Bullet to the Head, the latest salvo in Sylvester Stallone’s one-man crusade to put the “men” back in entertainment, opens up with a giant CGI bullet fired towards the screen, loudly breaking through the logos of various companies that he and director Walter Hill convinced to give them their money, before eventually, and presumably, burying itself in the viewer’s head.
It’s a sequence that is certainly ear- and eye-catching, but also a bit dumb and clumsy at the same time. Much like the rest of the movie, in fact.
Based on a French graphic novel, Bullet to the Head tells the tale of New Orleans hitman Jimmy Bobo (Stallone), who after getting hired to take out a corrupt policeman, gets double-crossed – to fatal effect for his partner – by some shady ne’er-do-wells (Christian Slater and Adewale Akinnuoye-Agbaje) trying to cover up all traces to their black hat business. Bobo does not take too kindly to this.
Meanwhile, it turns out that Corrupt Policeman #1 used to be the partner of Washington D.C. Detective Taylor Kwan (Sung Kang), who rolls into town trying to figure to out why his partner went so far off the reservation that it ended in his death in a New Orleans hotel room. Soon the mismatched duo of criminal Bobo and lawman Kwan are reluctantly partnering up to get to the bottom of it all, but there’s a Dothraki mercenary by the name of Keegan (Jason Momoa) standing in their way, looking to introduce their livers to the business end of a gutting knife.
While that plot does have a certain “there’s nothing else left on the shelf at Mr Video so I’ll just rent this” vibe to it, the fact that a recently resurging action man Stallone is headlining and will be going toe to toe with everybody’s favourite horse worshipping barbarian from Game of Thrones, does give it a bit of a PR boost. Add that to the fact that veteran director Walter Hill, the guy responsible for one of the best ever mismatched duo action thrillers, 48 Hours, is directing and co-wrote it, and it certainly looks good on paper. But just like that paper, Bullet to the Head is rather flat.
Now I certainly wasn’t expecting deep characters and layered storytelling from a Stallone movie called Bullet to the Head, but what I was looking forward to was some dumb fun. Well, I guess one adjective out of two is not that bad.
The first problem, (besides how the bumbling script tries to justify the film’s silly name with a clumsy tie-in to the lead character’s preferred poison, Bullet Whiskey) is that Hill’s pacing is quite lackadaisical for huge swaths of the movie. Its not as if there’s nothing happening on screen, it’s just all presented in this rather flat, monotone way that harks back to the type of B-grade 1990’s action movies Lorenzo Lamas used to star in.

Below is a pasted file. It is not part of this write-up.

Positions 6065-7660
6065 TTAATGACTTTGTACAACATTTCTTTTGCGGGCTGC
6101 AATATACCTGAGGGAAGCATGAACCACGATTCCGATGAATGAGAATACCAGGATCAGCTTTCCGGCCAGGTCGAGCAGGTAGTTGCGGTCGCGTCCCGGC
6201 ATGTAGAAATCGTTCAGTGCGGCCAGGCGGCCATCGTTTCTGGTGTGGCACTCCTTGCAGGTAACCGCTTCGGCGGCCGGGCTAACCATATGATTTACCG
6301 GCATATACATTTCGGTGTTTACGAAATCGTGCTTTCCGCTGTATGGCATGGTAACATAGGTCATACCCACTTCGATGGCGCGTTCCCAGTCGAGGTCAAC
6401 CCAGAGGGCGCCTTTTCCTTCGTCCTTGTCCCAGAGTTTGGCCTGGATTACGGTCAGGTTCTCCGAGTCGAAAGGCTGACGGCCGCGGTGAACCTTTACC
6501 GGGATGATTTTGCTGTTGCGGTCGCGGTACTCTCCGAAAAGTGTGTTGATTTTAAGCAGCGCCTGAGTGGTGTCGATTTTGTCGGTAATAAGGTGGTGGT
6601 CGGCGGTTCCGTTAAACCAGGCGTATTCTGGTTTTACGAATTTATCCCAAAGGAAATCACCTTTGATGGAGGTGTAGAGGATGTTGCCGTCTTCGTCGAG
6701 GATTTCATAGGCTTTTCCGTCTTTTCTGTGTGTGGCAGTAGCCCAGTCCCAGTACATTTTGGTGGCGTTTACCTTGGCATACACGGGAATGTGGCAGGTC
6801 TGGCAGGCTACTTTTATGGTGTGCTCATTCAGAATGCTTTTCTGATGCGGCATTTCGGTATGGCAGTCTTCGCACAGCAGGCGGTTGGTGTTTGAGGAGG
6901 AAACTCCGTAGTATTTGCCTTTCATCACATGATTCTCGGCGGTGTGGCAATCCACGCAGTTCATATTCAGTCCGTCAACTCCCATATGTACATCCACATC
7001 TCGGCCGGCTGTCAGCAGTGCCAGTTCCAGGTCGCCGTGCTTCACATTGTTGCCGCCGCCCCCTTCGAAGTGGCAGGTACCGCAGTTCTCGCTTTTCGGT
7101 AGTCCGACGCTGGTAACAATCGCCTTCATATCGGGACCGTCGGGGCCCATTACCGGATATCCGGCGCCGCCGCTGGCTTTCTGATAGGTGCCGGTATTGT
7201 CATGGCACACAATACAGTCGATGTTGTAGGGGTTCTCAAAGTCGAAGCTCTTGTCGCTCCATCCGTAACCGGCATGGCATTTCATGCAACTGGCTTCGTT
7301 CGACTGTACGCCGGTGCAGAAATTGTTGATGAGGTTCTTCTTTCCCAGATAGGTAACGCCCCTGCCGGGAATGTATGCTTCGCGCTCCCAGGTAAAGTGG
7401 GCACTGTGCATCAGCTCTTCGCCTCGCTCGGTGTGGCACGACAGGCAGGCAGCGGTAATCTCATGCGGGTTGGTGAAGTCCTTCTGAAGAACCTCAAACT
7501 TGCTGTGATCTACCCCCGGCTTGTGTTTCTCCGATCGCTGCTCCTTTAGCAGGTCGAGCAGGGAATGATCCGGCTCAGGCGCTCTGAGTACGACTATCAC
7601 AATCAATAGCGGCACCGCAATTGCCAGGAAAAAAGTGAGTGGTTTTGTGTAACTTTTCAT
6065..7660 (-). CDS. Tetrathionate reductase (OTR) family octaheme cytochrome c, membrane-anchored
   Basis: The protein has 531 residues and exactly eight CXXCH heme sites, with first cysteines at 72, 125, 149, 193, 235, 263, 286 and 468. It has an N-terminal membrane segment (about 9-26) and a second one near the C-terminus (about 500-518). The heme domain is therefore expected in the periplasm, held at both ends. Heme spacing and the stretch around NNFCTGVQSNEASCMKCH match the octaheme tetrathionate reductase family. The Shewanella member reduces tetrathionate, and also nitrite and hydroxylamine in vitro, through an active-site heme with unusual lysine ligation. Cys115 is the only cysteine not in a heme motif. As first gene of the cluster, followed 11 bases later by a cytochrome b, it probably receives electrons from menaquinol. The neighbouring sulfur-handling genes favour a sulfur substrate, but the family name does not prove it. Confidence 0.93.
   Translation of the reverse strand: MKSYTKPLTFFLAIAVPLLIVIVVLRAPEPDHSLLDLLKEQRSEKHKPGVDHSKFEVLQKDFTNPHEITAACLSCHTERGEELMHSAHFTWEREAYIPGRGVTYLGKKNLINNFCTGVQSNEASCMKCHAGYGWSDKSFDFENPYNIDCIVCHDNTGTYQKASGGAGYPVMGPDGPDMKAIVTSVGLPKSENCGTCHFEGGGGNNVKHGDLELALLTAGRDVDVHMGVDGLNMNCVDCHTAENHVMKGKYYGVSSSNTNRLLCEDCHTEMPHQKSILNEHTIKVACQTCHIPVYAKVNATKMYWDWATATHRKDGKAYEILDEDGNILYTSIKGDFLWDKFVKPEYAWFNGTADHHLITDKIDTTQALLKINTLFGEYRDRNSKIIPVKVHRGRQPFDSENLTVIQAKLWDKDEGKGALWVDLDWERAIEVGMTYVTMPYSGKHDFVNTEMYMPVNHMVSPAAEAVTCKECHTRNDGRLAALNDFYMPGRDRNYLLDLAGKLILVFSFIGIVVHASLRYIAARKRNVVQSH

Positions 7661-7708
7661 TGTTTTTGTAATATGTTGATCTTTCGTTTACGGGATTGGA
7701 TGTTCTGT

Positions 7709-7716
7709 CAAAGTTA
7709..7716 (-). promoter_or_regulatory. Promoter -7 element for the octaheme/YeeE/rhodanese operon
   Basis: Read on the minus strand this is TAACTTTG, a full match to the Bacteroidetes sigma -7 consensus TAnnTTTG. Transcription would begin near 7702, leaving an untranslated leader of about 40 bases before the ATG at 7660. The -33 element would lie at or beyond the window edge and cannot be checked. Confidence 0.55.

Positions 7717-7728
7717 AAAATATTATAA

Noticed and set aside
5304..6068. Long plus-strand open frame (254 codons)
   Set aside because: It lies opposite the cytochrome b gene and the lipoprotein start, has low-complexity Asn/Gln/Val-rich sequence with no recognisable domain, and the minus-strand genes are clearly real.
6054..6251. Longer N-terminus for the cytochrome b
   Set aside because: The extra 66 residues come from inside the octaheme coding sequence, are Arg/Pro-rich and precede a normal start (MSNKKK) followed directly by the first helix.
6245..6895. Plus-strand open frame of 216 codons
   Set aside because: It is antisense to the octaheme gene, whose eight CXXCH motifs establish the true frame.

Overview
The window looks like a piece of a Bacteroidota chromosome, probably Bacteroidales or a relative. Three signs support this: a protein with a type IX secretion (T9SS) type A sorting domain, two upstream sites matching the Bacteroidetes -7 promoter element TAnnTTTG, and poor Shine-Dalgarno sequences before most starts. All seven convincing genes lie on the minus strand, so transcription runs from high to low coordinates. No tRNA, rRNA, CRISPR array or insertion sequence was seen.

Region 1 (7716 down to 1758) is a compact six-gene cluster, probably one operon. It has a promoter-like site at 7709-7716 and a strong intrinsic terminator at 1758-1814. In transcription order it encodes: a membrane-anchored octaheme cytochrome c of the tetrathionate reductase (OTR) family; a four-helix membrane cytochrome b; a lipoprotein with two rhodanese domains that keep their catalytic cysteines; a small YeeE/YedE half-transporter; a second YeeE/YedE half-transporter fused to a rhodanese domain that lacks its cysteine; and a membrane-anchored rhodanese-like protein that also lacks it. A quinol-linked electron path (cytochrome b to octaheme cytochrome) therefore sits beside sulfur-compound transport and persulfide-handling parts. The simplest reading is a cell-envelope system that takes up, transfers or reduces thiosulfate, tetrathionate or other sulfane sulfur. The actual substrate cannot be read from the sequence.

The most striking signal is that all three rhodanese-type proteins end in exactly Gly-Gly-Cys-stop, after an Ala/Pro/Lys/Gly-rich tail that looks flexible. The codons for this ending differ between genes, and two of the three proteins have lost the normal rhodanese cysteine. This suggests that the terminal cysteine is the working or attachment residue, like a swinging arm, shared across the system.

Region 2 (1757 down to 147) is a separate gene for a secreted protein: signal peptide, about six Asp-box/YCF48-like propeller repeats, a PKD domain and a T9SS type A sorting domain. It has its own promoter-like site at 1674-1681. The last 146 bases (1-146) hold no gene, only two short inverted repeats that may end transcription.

And while the banter between Bobo and Kwan – which you would hope would spice up the monotony – certainly comes through thick and fast, it all feels… off and not quite as entertaining as it should be. I never expected much from Kang (and didn’t get much more), who at this point in his career is still merely “that Asian guy from Fast & Furious“, but Stallone has proven previously that he still has quite a bit of on-screen charisma left in that tight leather bag filled with bricks that he calls a body. Except that this is definitely not the movie where he shows that off. He mumble-rumbles through his supposedly funny lines, while his toothless tough guy posturing will have your eyes rolling back far enough to see your own spine.
The villains fare far better though: Akinnuoye-Agbaje chews scenery in wide-eyed glee, Momoa doesn’t say much but broods with the best of them, and it’s great to see Christian Slater strutting his stuff in a movie again. They just don’t have all that much to work with as Hill and co-writer Alessandro Camon’s script is essentially just a collection of tough guy grunts and tired cliches, sluggishly moving around wafer thin characters from one set piece to another.
That’s not to say that Bullet To The Head is without merit, as Hill definitely still knows how to stage and shoot an action sequence. The highlight for many viewers, based on pure ingenuity, will easily be the film’s climactic battle between Bobo and Keegan advertised so prominently in all the trailers. Because outside of documentaries about vikings on the History Channel (and perhaps Friday nights on the Cape Flats) when was the last time you saw two men engaged in an axe melee battle?
But for me it was a grueling mid-movie steam room brawl between a merely towel-covered Stallone and Cougar Town‘s Brian Van Holt that stole the show. The unflinching, no holds barred fight should instantly remind you of Viggo Mortensen’s stellar scrap in David Cronenberg’s Eastern Promise, only with much less visible scrotum. That doesn’t mean it didn’t have balls though.
Sadly though, the same cannot be said for the movie overall. A handful of well executed action beats and some villains clearly having a bit of fun are just not enough to rescue this one from just being meh. Its probably best to rather wait for it’s inevitable Sunday night movie slot on M-Net.
Last Updated: May 17, 2013